dawn betts-green, August 4, 2012 (view all comments by dawn betts-green)
I just discovered this comic, and I am in love! The Unwritten tells the story of how fiction shapes our world and sometimes enters in. This is the first collection of the series, and the next three are just as good.
Lea Anna, February 1, 2012 (view all comments by Lea Anna)
A great concept for a story: A guy whose father created a character named after him struggles when he starts to realize he might actually be that character. I love how the literary world blurs into ours.
Erica Bercegeay, September 28, 2011 (view all comments by Erica Bercegeay)
I knew from Carey and Gross's work on Lucifer that they could make an amazing story come to life, but still i couldn't anticipate just how much they'd do with The Unwritten. Protagonist Tom Taylor is sucked into a world where story and reality blur together. Be careful, it's likely that you'll be sucked in along with him!
"Publishers Weekly Review"
by Publishers Weekly,
"A taut thriller that slyly plays off the real-world mania for imaginary ones like that of Harry Potter, Carey's new series undercuts the mythology of such all-pervasive media-hyped creations while at the same time hinting at a brilliantly imagined one of its own. Tom Taylor is the son of Wilson Taylor and the unwilling namesake of the protagonist in his dad's wildly popular 13-book fantasy series. The Tommy Taylor cottage industry of movies, video games, and geek-ridden conventions is given an extra dash of drama by Wilson's having mysteriously disappeared years before, leaving a cynical Tom (who inherited none of his millions) to eke out a grubby living at paid appearances. Carey's story (solidly illustrated by Gross) picks up speed fast when Tom realizes some elements of Wilson's stories might not be made up. By the time the first story is done, Carey has not only created a brisk and addictive story, sketched with crafty allusions to classic literature, but also neatly subverted the celebrity-worship manias of fantasy fandom and questioned the very nature of storytelling itself." Publishers Weekly (Copyright Reed Business Information, Inc.)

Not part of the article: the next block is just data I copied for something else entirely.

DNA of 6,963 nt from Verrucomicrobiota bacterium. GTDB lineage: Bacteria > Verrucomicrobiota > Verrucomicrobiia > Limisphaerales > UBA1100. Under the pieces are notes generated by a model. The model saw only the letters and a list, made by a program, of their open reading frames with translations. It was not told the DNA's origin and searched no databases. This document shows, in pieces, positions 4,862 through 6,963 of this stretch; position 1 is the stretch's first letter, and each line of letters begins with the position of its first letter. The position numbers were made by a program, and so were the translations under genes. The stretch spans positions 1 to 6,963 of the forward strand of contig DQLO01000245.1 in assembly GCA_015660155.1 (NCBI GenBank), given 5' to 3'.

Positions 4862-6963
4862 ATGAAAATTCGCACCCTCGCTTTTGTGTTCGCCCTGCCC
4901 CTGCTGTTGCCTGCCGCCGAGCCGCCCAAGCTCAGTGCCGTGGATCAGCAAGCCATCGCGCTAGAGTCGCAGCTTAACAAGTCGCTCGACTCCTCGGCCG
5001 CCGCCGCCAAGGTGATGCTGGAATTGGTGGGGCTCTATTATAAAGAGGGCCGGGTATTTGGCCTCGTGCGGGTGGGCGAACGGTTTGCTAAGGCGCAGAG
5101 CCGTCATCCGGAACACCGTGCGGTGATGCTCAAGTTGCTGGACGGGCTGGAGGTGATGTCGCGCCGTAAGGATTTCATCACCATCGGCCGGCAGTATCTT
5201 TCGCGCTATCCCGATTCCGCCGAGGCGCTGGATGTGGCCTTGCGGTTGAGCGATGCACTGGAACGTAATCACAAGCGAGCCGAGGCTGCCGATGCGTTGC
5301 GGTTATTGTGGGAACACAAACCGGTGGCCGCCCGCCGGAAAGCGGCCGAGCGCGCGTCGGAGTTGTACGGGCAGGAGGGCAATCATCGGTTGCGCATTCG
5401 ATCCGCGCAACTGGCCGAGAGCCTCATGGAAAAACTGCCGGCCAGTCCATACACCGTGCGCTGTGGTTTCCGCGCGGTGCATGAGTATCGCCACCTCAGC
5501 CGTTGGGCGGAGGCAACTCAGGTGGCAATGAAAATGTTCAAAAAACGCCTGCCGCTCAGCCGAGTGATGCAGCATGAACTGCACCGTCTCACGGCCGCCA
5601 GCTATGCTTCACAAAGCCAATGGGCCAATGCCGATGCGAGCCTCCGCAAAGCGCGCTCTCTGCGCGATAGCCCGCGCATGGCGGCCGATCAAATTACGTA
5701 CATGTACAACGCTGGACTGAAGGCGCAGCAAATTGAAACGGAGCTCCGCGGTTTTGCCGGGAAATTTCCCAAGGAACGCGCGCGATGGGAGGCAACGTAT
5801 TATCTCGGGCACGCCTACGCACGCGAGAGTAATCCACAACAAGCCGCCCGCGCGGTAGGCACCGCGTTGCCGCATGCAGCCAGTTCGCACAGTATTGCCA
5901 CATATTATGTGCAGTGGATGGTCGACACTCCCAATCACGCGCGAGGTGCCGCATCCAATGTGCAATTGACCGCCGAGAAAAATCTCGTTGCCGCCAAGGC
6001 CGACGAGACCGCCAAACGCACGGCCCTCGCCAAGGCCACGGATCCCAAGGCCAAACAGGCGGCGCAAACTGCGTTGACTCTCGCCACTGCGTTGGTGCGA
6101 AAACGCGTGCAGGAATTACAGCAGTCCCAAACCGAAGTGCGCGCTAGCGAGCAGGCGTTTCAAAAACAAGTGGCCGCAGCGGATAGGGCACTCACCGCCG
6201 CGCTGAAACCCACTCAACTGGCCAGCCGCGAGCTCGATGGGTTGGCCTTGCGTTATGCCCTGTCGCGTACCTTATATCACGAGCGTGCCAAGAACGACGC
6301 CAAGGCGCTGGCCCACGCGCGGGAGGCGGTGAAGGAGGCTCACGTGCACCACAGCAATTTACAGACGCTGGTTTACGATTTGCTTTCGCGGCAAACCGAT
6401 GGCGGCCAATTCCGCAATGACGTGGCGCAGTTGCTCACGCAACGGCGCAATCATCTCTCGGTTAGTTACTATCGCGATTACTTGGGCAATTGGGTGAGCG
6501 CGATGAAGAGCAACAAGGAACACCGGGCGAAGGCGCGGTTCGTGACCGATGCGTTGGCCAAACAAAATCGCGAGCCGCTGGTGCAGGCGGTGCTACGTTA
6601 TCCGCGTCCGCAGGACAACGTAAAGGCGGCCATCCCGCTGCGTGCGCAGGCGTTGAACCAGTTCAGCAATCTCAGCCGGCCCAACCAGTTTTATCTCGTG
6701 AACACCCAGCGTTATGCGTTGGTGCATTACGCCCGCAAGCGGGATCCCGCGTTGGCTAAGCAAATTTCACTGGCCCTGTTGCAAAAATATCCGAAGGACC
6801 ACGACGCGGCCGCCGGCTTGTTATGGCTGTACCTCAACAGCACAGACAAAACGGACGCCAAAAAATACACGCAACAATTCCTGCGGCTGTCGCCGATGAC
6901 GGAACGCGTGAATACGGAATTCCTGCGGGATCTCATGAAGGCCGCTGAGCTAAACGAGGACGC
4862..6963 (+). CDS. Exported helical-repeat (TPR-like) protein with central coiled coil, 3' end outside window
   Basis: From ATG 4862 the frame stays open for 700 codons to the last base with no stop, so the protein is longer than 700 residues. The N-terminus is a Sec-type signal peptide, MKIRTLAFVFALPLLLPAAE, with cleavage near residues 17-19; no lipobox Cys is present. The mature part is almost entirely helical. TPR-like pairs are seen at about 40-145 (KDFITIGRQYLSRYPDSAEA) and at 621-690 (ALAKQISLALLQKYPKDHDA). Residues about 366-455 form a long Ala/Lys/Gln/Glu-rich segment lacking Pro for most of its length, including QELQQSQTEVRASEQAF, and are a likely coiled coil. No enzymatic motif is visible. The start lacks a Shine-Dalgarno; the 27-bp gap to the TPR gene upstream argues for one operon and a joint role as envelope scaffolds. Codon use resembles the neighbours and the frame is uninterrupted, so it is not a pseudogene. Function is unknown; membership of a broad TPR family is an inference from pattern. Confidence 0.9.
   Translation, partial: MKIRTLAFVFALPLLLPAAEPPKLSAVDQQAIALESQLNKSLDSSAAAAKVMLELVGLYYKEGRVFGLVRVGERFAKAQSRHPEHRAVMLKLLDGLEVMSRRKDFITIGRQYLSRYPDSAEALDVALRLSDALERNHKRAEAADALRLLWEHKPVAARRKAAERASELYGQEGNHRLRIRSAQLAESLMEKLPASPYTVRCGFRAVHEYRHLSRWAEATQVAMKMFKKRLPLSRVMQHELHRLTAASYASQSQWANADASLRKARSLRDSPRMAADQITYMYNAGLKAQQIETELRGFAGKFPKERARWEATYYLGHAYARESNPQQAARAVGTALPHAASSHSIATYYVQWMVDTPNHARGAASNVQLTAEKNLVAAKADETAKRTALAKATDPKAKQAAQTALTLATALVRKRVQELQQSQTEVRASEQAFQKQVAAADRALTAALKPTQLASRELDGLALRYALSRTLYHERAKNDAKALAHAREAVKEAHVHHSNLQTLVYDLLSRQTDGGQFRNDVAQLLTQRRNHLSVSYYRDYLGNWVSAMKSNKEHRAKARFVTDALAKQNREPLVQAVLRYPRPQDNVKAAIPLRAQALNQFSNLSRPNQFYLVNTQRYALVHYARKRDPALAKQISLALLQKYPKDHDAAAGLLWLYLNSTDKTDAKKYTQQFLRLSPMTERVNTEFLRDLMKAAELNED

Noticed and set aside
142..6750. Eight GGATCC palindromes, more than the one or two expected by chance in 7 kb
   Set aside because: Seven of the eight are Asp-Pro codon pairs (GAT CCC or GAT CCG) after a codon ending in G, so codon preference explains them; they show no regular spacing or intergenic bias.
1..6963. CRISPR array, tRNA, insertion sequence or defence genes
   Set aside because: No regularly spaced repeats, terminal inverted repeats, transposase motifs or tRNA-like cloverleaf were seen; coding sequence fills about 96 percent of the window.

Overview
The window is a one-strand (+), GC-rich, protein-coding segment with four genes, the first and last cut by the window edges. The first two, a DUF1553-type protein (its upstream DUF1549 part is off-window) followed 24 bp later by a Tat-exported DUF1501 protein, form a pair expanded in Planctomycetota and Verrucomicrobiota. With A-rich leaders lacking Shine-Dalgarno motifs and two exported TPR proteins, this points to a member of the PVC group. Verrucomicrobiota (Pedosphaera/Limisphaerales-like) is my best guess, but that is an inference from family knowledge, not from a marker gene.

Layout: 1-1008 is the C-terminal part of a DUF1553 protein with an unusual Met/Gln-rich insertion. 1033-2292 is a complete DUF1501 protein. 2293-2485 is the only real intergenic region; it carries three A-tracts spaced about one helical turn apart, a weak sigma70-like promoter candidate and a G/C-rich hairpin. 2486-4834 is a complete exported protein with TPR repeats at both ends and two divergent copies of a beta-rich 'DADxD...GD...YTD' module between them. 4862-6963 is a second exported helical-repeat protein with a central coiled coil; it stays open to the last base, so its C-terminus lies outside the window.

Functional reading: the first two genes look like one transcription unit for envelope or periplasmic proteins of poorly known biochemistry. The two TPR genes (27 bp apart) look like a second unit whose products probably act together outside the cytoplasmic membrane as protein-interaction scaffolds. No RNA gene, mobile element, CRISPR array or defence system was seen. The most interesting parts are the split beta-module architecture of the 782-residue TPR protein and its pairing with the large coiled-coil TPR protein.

"[S]cripter Carey and artist Gross confidently launch The Unwritten with a first arc that boasts the most breathtaking gut-punch ending since that of The Fugue (2008)."
"Fascinating...one of the brainiest and most interesting comics of the year."
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